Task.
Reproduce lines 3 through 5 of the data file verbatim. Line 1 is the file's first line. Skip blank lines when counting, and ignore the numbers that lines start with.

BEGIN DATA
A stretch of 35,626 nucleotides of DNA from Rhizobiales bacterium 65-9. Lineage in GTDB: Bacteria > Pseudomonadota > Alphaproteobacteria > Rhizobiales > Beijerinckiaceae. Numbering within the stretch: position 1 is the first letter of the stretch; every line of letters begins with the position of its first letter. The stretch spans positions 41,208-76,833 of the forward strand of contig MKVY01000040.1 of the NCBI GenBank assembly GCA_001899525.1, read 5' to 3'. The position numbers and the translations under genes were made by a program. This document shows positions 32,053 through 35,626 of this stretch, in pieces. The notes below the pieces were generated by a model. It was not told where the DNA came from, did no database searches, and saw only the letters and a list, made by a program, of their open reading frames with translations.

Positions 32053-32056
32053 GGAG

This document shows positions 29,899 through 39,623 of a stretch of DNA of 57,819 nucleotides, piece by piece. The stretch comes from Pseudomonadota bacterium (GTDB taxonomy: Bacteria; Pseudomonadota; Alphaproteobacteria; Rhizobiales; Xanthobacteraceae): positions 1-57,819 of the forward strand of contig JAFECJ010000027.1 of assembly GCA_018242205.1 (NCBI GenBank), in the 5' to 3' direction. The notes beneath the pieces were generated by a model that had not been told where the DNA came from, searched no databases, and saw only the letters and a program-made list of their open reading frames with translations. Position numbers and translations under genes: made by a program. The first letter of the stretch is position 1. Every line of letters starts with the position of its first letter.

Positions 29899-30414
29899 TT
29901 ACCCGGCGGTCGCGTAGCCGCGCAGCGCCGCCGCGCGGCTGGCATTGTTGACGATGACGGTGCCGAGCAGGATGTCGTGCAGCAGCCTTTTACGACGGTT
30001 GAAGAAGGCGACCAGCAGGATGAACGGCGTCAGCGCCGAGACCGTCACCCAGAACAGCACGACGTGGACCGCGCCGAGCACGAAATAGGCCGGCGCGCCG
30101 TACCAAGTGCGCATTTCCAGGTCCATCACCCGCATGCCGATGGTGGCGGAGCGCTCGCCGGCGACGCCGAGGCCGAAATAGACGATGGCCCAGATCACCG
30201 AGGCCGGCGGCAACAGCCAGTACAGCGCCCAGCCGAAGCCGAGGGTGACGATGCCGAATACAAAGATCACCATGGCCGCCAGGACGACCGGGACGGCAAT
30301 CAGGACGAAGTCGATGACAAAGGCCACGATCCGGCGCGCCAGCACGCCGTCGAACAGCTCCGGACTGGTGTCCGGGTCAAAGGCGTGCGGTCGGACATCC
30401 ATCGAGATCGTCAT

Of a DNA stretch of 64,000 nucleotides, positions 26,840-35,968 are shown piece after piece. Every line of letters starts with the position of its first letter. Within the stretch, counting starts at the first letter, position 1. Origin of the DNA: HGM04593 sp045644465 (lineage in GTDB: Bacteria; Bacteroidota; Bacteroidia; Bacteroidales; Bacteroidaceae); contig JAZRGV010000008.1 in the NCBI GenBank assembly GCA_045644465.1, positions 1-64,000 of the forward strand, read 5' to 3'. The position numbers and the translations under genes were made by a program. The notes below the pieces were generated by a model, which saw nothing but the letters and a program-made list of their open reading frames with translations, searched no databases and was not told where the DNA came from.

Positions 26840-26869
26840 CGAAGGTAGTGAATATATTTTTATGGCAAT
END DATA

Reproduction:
32053 GGAG

This document shows positions 29,899 through 39,623 of a stretch of DNA of 57,819 nucleotides, piece by piece. The stretch comes from Pseudomonadota bacterium (GTDB taxonomy: Bacteria; Pseudomonadota; Alphaproteobacteria; Rhizobiales; Xanthobacteraceae): positions 1-57,819 of the forward strand of contig JAFECJ010000027.1 of assembly GCA_018242205.1 (NCBI GenBank), in the 5' to 3' direction. The notes beneath the pieces were generated by a model that had not been told where the DNA came from, searched no databases, and saw only the letters and a program-made list of their open reading frames with translations. Position numbers and translations under genes: made by a program. The first letter of the stretch is position 1. Every line of letters starts with the position of its first letter.

Positions 29899-30414